The “following” asteroid Mars may be the long-lost twin of the Earth’s Moon


A huge asteroid following the orbit of Mars could be the “long lost twin” of our Moon.

This is according to scientists who claim that space rock has an identical composition to some parts of the lunar surface.

Researchers think asteroid (101429) 1998 VF31 may have ancient origins closer to home.

They said it could be a “fragment of the Moon’s original solid crust relic”.

The scientists used an instrument called a spectrograph on the 26-foot Very Large Telescope (VLT) of the European Southern Observatory in Chile to observe the asteroid.

It allowed them to see how the sunlight reflected off it and then compared it to the moon.

Galin Borisov, the astrochemist of the Armagh Observatory and Planetarium, explained: “The spectrum of this particular asteroid appears to be almost dead center for parts of the Moon where exposed bedrock is present such as the interior of the craters and the mountains”.

We don’t know for sure why this is just a theory is that the Moon and the asteroid have a similar origin or were combined once and then separated.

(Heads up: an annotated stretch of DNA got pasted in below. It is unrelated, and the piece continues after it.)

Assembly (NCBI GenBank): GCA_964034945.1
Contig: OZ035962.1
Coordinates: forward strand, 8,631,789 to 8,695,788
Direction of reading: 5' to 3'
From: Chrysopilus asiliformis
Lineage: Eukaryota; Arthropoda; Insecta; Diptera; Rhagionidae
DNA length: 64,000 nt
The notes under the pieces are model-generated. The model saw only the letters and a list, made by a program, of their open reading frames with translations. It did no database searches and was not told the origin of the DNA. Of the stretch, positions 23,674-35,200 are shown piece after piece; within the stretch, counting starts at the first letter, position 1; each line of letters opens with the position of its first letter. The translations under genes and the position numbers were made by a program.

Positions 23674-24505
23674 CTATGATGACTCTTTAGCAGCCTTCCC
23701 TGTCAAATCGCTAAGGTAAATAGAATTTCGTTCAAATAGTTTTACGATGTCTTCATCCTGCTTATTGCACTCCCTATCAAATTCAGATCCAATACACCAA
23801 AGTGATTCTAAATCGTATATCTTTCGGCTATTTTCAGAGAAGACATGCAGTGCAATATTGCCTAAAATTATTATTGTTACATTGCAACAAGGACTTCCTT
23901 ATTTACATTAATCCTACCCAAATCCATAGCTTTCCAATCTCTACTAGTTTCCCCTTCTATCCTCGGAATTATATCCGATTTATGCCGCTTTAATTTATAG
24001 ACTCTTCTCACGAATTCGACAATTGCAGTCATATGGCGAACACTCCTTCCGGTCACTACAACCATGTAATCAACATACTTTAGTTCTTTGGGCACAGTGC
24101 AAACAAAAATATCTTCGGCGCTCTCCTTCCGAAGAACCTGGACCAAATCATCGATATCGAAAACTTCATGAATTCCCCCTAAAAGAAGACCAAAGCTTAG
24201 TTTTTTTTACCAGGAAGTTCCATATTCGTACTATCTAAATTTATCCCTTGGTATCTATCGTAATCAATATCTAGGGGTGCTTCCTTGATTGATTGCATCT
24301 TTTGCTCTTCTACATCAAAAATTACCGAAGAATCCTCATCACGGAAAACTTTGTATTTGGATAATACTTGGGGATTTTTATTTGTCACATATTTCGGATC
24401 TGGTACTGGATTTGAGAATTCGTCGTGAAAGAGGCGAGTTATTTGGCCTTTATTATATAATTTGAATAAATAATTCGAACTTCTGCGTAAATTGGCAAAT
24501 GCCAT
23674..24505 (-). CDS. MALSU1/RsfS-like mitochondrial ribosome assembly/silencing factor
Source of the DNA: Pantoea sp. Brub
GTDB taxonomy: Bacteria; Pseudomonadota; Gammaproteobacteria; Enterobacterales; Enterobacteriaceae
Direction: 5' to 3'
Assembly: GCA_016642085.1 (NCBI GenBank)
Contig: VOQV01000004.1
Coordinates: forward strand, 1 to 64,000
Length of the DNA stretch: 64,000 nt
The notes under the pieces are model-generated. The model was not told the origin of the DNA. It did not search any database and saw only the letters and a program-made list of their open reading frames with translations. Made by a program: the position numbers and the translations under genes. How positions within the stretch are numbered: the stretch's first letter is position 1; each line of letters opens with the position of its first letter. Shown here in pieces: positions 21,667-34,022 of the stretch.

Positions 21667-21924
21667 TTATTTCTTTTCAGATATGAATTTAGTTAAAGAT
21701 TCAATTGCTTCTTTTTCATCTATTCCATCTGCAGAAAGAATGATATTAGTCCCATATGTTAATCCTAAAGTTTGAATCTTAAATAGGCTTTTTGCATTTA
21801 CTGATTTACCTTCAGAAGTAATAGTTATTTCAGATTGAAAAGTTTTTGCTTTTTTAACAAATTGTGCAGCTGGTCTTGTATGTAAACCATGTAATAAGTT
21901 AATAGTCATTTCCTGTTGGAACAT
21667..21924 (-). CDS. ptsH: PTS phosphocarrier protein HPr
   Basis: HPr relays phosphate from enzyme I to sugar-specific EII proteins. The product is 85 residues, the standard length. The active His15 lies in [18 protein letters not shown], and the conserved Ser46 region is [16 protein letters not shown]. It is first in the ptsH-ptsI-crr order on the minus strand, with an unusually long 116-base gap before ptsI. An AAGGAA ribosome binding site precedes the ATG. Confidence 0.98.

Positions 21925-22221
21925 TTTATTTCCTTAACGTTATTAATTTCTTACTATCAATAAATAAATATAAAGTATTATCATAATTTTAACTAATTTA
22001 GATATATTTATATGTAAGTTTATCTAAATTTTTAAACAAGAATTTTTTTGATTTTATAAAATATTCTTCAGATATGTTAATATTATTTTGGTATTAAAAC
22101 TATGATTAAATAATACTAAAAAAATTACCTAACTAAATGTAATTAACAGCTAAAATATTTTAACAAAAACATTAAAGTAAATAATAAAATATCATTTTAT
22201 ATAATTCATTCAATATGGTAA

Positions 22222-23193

AOP astronomer Apostolos Christou said: “The first solar system was very different from the place we see today.

“The space between the newly formed planets was full of debris and collisions were the order of the day.

“Large asteroids [planetesimals] they constantly hit the Moon and other planets.

“A fragment of such a collision could have reached the orbit of Mars when the planet was still forming and was trapped in its clouds of Troy.”

There are said to be other explanations for the similarities and the asteroid could also be a fragment of Mars itself.

Much more research is needed before we can be certain either way.

These findings were reported online in the journal Icarus.


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